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Author Topic: Crack Grounding, Tracing The Signal and Power Supply Common/Ground  (Read 11497 times)

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Offline Grainger49

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Crack Grounding, Tracing The Signal and Power Supply Common/Ground
« on: September 03, 2013, 02:34:41 AM »
There have been a number of builders who have had problems with the ground path in their Cracks. 

Here is a method to assure that all grounds are continuous and good.  First, put your meter on ohms, the lowest scale.  Touch the meter leads together.  You will read the resistance of the leads.  That is a good solid zero reading.  Anything near this reading means you have a good solid ground path.

Measure resistance through this grounding path:

The start of the grounding points is terminal 3.  Clip one lead of your meter to this terminal, better yet the chassis itself. 

It jumps to the 2 left lugs of the volume pot, measure both lugs.  Then it jumps to the back to the RCA jacks.  Measure to the outer jacket of the RCA jacks. 

From the top left lug of the volume pot there is a grounding jumper to the two bottom lugs of the headphone jack.  The jack in the picture may be different than what is being delivered today.  Measure to both headphone jack lugs.

The power supply ground comes from those bottom headphone jack terminals to terminal 12.  Measure to terminal 12.  From there it jumps to terminal 14 and ends at terminal 20.  Measure to both.

Also from terminal 3 you go to the center lug of the 9 pin tube socket.  This is the ground route for the LEDs in the cathode circuits.  Measure here.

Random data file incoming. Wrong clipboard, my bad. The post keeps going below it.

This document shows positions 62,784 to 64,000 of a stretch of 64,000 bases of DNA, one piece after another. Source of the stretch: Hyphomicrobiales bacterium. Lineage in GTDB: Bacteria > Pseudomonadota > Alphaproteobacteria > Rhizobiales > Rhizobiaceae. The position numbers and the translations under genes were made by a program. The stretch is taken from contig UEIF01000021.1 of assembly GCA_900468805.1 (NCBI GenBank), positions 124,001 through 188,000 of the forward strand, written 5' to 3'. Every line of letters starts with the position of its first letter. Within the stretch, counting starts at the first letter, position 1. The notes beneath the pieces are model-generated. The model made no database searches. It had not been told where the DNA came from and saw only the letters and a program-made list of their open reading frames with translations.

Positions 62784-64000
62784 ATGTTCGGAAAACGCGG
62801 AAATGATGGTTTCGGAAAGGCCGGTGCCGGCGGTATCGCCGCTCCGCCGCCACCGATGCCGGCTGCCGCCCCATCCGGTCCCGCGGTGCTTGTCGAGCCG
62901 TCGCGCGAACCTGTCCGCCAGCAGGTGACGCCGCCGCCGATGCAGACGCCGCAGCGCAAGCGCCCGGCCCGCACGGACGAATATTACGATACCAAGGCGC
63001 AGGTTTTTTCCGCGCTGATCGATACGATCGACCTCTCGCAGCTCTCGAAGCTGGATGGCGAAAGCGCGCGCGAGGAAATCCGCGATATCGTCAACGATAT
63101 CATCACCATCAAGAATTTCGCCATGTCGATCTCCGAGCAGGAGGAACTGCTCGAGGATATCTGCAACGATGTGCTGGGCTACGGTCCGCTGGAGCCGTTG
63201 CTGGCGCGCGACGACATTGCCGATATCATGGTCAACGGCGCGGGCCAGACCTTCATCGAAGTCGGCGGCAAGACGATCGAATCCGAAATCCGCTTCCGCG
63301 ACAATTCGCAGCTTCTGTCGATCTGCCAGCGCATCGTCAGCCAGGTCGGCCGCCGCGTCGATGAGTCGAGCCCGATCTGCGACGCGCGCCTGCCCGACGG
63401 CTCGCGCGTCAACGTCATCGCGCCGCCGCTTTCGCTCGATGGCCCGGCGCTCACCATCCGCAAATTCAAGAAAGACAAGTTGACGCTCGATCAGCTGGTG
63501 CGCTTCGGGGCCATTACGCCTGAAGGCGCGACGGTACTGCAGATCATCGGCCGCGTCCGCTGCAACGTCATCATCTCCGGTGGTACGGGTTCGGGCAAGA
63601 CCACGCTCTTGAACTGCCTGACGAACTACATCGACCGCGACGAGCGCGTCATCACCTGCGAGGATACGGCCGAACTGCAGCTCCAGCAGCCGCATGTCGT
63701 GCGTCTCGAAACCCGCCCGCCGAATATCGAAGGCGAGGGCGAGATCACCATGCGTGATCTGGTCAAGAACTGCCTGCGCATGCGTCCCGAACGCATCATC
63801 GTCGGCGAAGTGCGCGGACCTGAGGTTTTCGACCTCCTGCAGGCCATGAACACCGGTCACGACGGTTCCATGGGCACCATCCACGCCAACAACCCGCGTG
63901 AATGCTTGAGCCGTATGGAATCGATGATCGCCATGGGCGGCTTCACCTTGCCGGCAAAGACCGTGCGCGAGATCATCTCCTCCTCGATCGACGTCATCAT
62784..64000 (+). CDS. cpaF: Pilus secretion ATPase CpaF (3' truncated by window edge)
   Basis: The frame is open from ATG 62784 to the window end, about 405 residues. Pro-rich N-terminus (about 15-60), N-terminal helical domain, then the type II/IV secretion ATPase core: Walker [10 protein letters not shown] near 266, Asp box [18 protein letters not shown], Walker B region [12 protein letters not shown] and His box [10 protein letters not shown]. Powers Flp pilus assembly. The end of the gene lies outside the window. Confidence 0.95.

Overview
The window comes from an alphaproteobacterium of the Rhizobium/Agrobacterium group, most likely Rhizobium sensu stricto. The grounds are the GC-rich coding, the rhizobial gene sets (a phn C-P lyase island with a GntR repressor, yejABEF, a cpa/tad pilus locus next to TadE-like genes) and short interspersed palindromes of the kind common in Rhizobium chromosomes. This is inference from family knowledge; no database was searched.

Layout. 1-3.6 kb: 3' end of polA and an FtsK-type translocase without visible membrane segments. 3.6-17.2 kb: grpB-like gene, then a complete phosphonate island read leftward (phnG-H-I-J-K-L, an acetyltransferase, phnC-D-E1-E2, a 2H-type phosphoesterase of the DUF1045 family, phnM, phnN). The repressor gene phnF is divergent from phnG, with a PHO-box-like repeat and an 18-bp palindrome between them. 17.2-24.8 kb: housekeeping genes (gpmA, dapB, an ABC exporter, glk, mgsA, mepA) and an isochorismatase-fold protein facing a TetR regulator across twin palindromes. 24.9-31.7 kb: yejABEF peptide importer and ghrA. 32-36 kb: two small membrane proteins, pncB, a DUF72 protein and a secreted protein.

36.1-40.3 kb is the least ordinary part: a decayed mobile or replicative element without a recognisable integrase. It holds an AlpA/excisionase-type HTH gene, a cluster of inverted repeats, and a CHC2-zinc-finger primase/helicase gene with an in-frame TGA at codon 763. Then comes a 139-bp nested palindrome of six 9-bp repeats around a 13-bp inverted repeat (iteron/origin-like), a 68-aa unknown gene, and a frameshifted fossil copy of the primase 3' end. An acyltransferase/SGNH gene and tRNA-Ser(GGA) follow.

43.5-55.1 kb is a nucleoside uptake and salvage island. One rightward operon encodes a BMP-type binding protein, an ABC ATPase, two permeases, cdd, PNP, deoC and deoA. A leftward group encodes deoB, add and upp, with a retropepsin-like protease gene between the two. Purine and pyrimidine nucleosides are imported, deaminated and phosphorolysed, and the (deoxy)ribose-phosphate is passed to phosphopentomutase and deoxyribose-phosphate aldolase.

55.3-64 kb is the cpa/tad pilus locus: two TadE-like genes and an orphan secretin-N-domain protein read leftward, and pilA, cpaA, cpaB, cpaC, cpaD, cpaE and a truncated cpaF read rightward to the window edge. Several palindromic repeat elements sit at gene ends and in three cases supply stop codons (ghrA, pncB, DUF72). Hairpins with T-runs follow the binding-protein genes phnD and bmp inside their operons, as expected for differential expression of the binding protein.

The heater (AC) supply gets its ground from a wire from transformer terminal 4 to terminal 22.  Measure both.

Other points that should be a solid ground are pin 8 of the large tube, pin 4 and 5 of the small tube, T8, T11, T14, T16, T17, T20, T22 and the ground post on the IEC power connector, the one with the bare wire to the chassis.

If I have missed any ground points please PM me.
« Last Edit: March 26, 2014, 04:09:58 AM by fullheadofnothing »

Offline adamct

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Re: Crack Grounding, Signal and Power Supply
« Reply #1 on: September 03, 2013, 03:29:11 AM »
What an awesome reference to have available. Well done, Grainger!

Offline beegee

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Re: Crack Grounding, Signal and Power Supply
« Reply #2 on: September 03, 2013, 12:20:13 PM »
I haven't built the Crack yet, but when is it necessary to test the ground path?  And what types of problems were people having?

Offline Mike B

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Re: Crack Grounding, Signal and Power Supply
« Reply #3 on: September 03, 2013, 01:33:43 PM »
I deleted the top ground from the pot to the phone jack.  The top of the pot was allready connected to the bottom.

I used the bottom pot ground to the terminal lug and then went lug to phone jack.  The other way looked like a ground loop.

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Offline Grainger49

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Re: Crack Grounding, Signal and Power Supply
« Reply #4 on: September 04, 2013, 02:32:24 AM »
Beegee,